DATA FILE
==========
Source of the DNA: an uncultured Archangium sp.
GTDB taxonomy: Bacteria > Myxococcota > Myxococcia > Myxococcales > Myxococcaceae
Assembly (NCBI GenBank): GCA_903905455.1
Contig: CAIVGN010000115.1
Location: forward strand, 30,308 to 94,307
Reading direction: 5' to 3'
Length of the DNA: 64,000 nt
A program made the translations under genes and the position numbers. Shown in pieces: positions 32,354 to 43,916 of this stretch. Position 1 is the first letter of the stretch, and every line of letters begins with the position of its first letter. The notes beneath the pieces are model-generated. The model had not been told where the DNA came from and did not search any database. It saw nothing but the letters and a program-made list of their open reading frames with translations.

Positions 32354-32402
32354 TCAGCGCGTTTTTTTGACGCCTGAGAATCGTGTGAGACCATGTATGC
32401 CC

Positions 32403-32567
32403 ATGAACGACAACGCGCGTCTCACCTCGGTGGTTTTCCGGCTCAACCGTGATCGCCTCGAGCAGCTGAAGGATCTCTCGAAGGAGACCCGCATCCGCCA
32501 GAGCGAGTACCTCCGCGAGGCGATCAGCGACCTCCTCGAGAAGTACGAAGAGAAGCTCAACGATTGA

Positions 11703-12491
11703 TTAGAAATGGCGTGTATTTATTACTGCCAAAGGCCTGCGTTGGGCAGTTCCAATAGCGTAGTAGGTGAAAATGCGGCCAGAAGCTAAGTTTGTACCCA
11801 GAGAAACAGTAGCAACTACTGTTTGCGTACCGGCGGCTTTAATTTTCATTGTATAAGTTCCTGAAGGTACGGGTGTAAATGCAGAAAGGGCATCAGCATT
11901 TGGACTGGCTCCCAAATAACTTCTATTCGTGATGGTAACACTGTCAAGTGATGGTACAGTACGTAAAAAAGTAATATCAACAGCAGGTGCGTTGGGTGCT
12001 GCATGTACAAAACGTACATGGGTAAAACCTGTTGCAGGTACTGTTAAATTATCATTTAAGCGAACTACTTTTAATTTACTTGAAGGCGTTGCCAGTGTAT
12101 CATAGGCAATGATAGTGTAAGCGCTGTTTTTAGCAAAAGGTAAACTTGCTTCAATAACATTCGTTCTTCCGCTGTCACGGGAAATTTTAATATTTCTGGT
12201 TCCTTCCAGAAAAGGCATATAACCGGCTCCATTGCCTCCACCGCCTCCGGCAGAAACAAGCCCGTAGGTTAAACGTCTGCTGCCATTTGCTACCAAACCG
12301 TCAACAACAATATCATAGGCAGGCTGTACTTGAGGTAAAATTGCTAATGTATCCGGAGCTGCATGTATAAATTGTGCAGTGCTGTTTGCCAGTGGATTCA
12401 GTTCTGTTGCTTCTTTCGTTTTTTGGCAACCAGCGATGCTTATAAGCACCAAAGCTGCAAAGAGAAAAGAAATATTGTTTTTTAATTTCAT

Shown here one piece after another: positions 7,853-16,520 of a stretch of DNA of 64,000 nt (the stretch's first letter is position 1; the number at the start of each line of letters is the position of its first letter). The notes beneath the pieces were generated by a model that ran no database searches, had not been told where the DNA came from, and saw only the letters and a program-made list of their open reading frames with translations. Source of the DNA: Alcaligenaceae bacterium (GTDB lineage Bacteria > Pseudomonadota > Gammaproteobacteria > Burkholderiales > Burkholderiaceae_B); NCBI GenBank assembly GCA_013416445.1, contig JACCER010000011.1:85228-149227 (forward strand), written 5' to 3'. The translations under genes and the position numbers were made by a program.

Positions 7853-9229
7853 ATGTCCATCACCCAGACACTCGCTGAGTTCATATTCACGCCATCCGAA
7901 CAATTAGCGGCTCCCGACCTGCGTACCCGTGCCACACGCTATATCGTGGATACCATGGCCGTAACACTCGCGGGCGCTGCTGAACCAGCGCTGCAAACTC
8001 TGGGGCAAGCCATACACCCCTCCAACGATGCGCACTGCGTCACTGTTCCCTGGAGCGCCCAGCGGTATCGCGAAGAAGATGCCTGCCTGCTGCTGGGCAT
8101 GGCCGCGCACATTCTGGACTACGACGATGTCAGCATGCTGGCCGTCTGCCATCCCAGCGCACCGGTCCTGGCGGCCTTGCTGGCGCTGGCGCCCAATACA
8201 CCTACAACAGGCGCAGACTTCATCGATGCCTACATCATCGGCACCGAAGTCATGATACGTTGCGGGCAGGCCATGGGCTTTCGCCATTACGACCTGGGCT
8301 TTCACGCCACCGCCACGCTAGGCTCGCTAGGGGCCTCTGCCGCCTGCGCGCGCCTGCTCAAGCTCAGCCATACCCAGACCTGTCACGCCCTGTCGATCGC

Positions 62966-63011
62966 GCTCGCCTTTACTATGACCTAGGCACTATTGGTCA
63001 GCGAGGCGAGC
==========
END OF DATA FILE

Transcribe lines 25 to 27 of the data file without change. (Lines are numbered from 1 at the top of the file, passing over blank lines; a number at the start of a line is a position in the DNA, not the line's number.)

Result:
Positions 7853-9229
7853 ATGTCCATCACCCAGACACTCGCTGAGTTCATATTCACGCCATCCGAA
7901 CAATTAGCGGCTCCCGACCTGCGTACCCGTGCCACACGCTATATCGTGGATACCATGGCCGTAACACTCGCGGGCGCTGCTGAACCAGCGCTGCAAACTC